The Case for Teaching Typing
by Shannon Donnally Spasova, Assistant Professor of Russian, Michigan State University
The abrupt switch to teaching remotely due to COVID-19 has left language teachers who are used to teaching face-to-face with a number of dilemmas. One of these dilemmas is the difficulty of collecting homework. Especially for those of us who teach languages that use non-Roman alphabets, paper-and-pencil assignments have long served as a staple of our strategy for assessing and evaluating student work. While some of us have made do in the initial stages of the pandemic by asking students to scan or photograph their assignments and upload them to a dropbox, many are looking for better solutions as we face the prospect of teaching online for the longer term. Even for those who will be teaching in a partly face-to-face setting this fall, we wonder how safe it is to trade documents when we are advised to continuously wash our hands and stay six feet apart.
One of the main solutions to this dilemma is to teach our students to type. While this may not be a concern for those who teach languages that use Roman alphabets, for those of us who teach languages like Russian, Hebrew, or Chinese, we cannot assume that students know how to type in the target language. Only you can decide what is right for your students, but I would advocate teaching them to type as early as possible. I am a teacher of Russian, and I have been teaching my students to type in Russian by the middle of the first semester for more than 10 years. I believe that teaching handwriting is important as well – I do still teach my students to write in cursive in Russian, and I recognize the value that handwriting has in helping students connect sounds with writing. However, typing has been becoming more important for my classes over time, as it has in the real world.
The ability for students to type in the target language can be an incredible boon in several ways.
Giving feedback to typed assignments can be easier, faster, and more effective.
When we need to grade handwritten assignments online, we often resort to asking students to scan and upload their work. Notating assignments with a stylus can take significant time. Some of us might even print, write comments with a pen, and re-scan and re-upload, adding even more steps to the process. This can take significant time for both the student and the teacher. While it may still be worth it to do this for particular assignments so that you can give feedback on student handwriting, prioritizing those in which the handwriting is the focus or is a part of the assignment will help to save time.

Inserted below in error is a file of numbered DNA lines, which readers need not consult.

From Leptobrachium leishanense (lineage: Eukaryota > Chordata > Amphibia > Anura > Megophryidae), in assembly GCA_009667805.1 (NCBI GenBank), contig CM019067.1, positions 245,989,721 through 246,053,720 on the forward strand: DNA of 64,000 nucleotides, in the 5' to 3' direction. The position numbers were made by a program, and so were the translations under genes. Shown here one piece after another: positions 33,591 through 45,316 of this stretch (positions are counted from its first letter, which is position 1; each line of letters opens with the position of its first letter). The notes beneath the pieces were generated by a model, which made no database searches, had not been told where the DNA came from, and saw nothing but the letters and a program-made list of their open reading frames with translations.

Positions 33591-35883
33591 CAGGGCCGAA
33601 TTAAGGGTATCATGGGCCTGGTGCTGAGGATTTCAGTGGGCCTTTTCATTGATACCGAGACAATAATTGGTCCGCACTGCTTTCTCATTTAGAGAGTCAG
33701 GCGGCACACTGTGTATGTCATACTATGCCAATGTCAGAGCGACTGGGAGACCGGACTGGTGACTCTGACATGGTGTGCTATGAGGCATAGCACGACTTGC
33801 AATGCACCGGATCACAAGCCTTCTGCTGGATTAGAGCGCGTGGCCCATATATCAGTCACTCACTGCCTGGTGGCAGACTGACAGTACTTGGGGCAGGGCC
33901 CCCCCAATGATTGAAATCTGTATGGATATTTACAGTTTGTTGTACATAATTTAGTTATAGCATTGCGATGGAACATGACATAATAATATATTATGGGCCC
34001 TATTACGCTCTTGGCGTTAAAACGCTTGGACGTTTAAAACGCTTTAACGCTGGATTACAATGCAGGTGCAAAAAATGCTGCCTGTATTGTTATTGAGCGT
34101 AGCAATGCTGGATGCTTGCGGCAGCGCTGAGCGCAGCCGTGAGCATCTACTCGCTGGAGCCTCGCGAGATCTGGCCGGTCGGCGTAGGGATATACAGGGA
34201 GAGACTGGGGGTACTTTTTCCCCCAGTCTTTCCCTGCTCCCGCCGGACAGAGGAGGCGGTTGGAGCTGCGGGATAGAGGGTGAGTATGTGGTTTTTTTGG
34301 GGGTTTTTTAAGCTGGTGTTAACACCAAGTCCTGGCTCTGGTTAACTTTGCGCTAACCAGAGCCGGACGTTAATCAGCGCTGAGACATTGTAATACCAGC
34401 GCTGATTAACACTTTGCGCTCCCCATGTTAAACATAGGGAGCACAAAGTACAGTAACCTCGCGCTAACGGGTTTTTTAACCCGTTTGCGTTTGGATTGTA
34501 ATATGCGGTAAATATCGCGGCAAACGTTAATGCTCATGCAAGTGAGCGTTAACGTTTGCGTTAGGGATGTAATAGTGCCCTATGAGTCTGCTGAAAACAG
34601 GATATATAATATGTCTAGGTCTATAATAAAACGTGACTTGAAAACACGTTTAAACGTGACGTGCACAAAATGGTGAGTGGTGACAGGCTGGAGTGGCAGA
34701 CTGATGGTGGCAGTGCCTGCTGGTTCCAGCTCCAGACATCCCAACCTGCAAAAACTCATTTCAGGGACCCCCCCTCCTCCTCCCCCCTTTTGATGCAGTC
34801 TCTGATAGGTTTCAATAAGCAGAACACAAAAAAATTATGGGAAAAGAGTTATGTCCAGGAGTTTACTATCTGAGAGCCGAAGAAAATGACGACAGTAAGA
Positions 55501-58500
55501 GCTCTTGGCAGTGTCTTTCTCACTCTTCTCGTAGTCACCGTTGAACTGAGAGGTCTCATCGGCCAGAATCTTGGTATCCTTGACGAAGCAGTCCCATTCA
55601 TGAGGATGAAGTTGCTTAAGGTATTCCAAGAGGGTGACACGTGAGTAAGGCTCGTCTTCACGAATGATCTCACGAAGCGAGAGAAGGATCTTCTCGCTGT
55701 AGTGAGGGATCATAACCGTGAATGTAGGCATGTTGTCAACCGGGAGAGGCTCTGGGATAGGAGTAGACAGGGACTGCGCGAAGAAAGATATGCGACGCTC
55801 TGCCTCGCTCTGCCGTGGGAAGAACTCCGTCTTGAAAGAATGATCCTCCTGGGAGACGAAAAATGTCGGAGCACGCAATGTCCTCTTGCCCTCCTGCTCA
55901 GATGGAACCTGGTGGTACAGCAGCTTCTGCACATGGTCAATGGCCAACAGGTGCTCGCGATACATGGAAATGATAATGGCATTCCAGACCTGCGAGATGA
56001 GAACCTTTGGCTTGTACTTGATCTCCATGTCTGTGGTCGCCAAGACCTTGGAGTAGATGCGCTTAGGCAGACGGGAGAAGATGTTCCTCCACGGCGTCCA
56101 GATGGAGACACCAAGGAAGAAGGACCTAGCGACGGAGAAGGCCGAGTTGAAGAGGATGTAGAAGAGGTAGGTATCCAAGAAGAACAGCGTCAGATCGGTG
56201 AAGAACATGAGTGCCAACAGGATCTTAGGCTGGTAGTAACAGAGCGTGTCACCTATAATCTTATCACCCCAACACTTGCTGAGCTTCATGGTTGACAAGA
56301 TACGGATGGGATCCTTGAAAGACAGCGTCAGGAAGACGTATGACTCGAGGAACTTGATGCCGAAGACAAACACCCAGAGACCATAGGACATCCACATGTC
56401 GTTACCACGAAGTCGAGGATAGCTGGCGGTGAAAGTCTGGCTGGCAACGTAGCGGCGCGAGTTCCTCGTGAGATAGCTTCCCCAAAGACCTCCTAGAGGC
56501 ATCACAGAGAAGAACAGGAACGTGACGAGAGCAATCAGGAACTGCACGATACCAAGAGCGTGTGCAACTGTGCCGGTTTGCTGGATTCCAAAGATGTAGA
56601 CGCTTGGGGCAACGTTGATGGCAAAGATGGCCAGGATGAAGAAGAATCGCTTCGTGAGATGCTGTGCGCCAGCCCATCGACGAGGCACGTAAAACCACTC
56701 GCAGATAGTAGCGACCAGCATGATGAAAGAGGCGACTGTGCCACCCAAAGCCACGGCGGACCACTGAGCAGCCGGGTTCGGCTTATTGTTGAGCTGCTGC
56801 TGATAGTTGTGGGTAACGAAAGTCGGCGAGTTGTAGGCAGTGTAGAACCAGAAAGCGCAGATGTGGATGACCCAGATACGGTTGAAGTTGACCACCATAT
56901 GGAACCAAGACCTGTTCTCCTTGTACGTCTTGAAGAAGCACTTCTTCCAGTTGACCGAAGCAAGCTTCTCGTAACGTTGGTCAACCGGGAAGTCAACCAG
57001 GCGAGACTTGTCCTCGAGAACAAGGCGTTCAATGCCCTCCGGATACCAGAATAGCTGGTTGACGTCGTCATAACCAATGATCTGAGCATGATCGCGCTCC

Strategically feature activities that can be automatically graded.
While we know that we want our courses to include activities that are personally meaningful to our students, there can be a place in language courses for activities that can give automatic feedback. These types of activities have several advantages – they can give students more flexibility in their work, and they can help students identify errors early. Assignments that are typed are much simpler to automatically grade than those that are handwritten.
Help students develop their digital literacy.
Included in the 21st century skills are various types of digital literacy. As our students’ language instructor, we may be the only person who can help them to extend their digital literacy to the target language and culture. If we want our students to be able to participate in the digitally-connected globe, we should take seriously the responsibility to help them to develop the skills needed to engage with the target culture.
Allow students to connect to the world!
As language teachers we all know that the best way to develop proficiency in the target language and intercultural competence is through relationships. One of the main ways that relationships are fostered in today’s context is through written means. Despite the rise of the visual on the internet, most communication still happens through typing.
While I do not know all of the best practices for teaching typing in various languages, a cursory search on Google showed that for many languages there are several choices for how to learn. For my Russian students, I use Sense-lang.org, a website with typing lessons in 18 languages. By giving them the assignment to complete typing lessons in the standard Russian keyboard layout, I encourage them to learn this layout, since it is the one that is used widely in Russia. You might consider polling colleagues who teach the same language as you about whether, when, and how they teach typing to their students.
In Russian there is an old saying that goes “Язык до Киева доведёт” (Your tongue will lead you to Kiev). In the 21st century, it may be your fingers.